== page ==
LOS ANGELES, June 23 (UPI) — U.S. researchers say being deprived of rapid eye movement sleep might play a role in migraine.
Researchers at Missouri State University’s Center for Biomedical & Life Sciences in Springfield, led by Paul Dunham, found sleep deprivation lead to changes in the levels of key proteins that in turn make possible events that may bring on migraine.
“We found that REM sleep deprivation caused increased expression of the proteins p38, PKA and P2X3, which are known to play an important role in initiating and sustaining chronic pain,” Dunham said in a statement.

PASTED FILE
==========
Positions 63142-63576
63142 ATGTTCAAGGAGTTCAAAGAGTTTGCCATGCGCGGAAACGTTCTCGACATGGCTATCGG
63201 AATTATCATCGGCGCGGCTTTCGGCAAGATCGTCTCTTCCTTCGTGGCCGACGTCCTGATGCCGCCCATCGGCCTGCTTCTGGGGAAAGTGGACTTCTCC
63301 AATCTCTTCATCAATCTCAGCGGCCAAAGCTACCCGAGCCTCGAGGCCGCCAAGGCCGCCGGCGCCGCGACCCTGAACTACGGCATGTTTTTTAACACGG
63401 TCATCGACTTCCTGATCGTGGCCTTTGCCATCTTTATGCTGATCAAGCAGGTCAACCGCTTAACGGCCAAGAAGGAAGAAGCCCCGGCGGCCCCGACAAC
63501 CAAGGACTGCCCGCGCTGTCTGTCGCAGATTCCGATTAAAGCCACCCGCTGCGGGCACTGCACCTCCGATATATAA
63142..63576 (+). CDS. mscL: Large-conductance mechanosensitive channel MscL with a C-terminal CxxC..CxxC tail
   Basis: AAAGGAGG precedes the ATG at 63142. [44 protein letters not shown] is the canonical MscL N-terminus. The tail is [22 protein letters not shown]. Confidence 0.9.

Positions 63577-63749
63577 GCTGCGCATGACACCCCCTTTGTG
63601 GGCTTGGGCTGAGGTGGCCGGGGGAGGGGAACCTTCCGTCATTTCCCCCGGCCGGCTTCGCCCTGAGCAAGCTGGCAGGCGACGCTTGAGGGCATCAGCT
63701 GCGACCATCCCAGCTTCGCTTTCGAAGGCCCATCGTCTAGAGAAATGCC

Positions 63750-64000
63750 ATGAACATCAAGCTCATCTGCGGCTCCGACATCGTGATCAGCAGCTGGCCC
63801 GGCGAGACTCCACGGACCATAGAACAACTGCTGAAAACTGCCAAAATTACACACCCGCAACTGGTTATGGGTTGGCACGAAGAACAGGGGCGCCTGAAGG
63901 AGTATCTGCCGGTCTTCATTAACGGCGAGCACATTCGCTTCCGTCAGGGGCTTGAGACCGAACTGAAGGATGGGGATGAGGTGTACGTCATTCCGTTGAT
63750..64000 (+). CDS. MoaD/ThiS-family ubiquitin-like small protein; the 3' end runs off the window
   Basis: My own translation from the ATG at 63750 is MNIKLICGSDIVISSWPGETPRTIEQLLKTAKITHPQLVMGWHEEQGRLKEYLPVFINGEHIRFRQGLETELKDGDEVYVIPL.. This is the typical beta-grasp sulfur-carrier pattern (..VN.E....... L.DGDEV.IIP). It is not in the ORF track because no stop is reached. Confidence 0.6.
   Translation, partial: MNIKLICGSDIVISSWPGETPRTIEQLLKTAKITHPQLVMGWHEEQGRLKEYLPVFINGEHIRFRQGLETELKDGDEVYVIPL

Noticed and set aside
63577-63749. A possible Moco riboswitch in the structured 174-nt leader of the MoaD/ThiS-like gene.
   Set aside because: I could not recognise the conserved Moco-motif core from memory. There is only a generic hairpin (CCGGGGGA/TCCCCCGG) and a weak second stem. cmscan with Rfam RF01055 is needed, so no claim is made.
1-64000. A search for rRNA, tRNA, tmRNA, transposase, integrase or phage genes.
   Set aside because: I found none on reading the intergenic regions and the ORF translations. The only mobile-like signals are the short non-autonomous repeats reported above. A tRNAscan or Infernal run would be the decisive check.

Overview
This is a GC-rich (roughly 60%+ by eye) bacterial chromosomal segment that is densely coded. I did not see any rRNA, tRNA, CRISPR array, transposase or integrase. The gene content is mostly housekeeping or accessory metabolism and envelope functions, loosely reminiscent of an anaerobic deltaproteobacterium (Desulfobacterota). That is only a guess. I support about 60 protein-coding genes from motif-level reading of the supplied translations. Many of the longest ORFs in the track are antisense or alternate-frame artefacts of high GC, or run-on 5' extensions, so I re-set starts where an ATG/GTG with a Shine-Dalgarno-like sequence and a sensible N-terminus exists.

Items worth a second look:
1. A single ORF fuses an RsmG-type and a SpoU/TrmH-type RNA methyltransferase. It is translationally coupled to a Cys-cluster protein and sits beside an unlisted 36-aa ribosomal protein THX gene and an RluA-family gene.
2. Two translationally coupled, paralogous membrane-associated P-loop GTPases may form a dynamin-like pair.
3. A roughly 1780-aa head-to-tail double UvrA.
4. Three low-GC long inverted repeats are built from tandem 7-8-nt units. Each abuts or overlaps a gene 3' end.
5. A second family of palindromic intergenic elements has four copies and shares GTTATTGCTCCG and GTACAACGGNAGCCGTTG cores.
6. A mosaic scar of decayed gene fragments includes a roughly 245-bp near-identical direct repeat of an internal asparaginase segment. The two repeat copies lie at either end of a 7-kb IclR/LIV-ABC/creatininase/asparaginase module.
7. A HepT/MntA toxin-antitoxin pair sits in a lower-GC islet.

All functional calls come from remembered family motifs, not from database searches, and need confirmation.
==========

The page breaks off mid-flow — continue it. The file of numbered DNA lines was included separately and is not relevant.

Dunham and colleagues said they used a model of sleep deprivation and migraine established by previous clinical data and measured levels of proteins that lower the activation threshold of peripheral and central nerves involved in pain transmission during migraine.
The findings were reported at the American Headache Society’s 52nd annual scientific meeting in Los Angeles.
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